Approaching Dominica we understood instantly why we were given a warning about tricky anchoring there. It looks like something prehistoric. The island is so mountainous and steep-to that the coastal waters are mostly too deep to drop the hook anywhere. This is not a land of beaches but is a place to explore the natural wonders both inland and underwater.


We moored up at the capital, Roseau, on the day that kicks off carnival season. Carnival proper happens on February 20th this year but there is a whole series of parties that lead up to this. The carnival opening that happened when we arrived consisted of a parade of stilt-walkers, traditional carib dancers, little girl flag throwers, beauty queens and all kinds of other costume-wearing, booty-shaking revellers dancing through the streets or on floats. James and I liked the dancing stilt-walkers best particularly one very expert girl of about 10 years old. Other highlights were the shaggy looking monsters with Viking horns or the float for the pharmacy-sponsored “Miss plus size and elegant”.


We people-watched and drank Kabuli, the local beer, and wandered the grid of streets. The people of Roseau are nothing if not entrepreneurial as every house is also a bar and a bakery and offers a lawyer’s services. My personal favourite is a shop called ‘Robin’s nest’ which sells electrical items (old keyboards, walkie-talkies, fans and mobile phones) as well as ladies’ lingerie.


Roseau’s normal street activity is dominated by whether or not there is a cruise ship present, which there is 6 days of the week. Because of this, a veritable swarm of taxi drivers and tour guides descend upon anyone white offering their services. We wondered if we should make t-shirts stating “no we are not American and no we are not on a cruise ship”. As they are on holiday, Lis and Paul found themselves a nice tour guide and spent several days with him exploring some of Dominica’s natural wonders.


James and I are not so tour guide minded, nor can we afford tour prices, so we hopped onto the local bus (the same big vans as the taxis but full of people and making several stops). Venturing inland was a bit of a novelty for us. Dominica has 7 active volcanoes so there’s a lot of geological interest across the island: the boiling lake, lots of waterfalls, the Titou gorge etc. We decided to go to Trafalgar falls as we’d heard that the bridge on the road to it was currently being mended so a lot of the cruise lot were going elsewhere. Plus we left early in the morning, to avoid the worst crowds. Our bus dropped us just by the broken bridge, still useable if on foot, and we walked up the steep road through the village of Trafalgar to get to the falls.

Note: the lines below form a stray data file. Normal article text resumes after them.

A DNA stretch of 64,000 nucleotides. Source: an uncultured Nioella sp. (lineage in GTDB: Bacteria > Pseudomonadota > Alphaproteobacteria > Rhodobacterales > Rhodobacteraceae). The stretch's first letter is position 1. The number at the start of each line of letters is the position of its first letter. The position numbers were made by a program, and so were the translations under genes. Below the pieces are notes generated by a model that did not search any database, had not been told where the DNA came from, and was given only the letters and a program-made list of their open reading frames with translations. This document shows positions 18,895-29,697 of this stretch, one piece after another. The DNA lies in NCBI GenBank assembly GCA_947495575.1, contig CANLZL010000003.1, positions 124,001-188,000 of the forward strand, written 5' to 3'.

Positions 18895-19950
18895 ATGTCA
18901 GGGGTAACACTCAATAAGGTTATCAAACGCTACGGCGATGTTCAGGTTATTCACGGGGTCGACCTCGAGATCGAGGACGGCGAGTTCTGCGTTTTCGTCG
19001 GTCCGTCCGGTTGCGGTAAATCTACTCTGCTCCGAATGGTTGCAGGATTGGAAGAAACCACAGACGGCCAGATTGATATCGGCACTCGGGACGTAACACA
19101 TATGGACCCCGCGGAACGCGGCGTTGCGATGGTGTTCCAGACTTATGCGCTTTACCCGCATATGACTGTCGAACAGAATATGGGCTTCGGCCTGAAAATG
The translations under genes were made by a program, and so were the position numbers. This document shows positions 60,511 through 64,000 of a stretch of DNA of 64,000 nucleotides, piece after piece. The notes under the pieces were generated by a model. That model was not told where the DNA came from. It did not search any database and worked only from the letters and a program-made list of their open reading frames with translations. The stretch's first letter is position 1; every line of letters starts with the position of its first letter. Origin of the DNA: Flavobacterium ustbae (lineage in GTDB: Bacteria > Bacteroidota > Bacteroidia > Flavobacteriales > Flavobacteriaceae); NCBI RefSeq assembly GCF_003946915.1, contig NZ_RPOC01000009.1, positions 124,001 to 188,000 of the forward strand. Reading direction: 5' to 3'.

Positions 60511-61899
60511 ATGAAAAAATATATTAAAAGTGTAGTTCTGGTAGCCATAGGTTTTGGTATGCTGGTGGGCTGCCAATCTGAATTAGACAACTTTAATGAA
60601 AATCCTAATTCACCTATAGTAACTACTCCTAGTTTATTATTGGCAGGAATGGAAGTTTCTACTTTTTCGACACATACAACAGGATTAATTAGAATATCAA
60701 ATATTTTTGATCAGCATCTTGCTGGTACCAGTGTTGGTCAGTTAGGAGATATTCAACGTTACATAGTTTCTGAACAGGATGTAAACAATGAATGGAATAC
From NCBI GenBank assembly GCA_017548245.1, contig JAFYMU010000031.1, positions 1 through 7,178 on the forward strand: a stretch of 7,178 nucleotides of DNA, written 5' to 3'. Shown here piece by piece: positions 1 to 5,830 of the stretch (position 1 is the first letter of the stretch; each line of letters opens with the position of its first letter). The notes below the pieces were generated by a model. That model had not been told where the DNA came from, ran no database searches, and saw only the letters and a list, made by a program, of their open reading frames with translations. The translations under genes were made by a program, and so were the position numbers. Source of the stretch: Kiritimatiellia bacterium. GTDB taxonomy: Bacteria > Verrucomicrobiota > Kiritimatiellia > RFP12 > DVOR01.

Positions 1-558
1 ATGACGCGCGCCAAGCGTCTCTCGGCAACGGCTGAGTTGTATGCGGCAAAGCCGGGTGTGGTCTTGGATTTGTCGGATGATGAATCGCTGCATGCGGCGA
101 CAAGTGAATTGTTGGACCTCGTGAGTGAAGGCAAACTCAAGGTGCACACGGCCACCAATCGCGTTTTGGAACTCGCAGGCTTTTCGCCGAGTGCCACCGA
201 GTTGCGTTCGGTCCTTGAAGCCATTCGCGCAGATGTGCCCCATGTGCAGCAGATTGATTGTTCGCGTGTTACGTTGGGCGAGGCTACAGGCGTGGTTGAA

Alas, there is another road to get here, and some of the tourist crowds were already getting out of their air-conditioned taxis. The trail to the falls consists of a little walk to a viewing platform. After this the trail gets much wilder and a sign warns that from this point you explore at your own risk as the area is prone to flash floods. Much to our joy the current cruise ship was full of the blue-rinse brigade and a lot of rather overweight, unfit looking people, none of whom had the ability, let alone the desire to go any further than the platform.


James and I rejoiced in getting one of Dominica’s prime sights entirely to ourselves and, as the crowds disappeared back into their vehicles and the trail fell silent, we happily scrambled into the rainforest to play. Trafalgar falls is made up of ‘Mama’ and ‘Papa’ waterfalls dropping down from a great height down to a series of fresh pools, these are also joined by hot pools from sulphurous springs. The hot pools are the first things you come to after parting from the trail and felt like the most luxurious spa treatment for us two salty sea-dogs. We sat and poached for a bit and then climbed over the rocks towards the freshwater pools at the bottom of the falls. Hot pool, cold pool, hot pool, cold pool, all while relaxing within the heart of the rainforest with just the jumping lizards, fleeting hummingbirds, scurrying crabs and the music of the jungle to keep us company.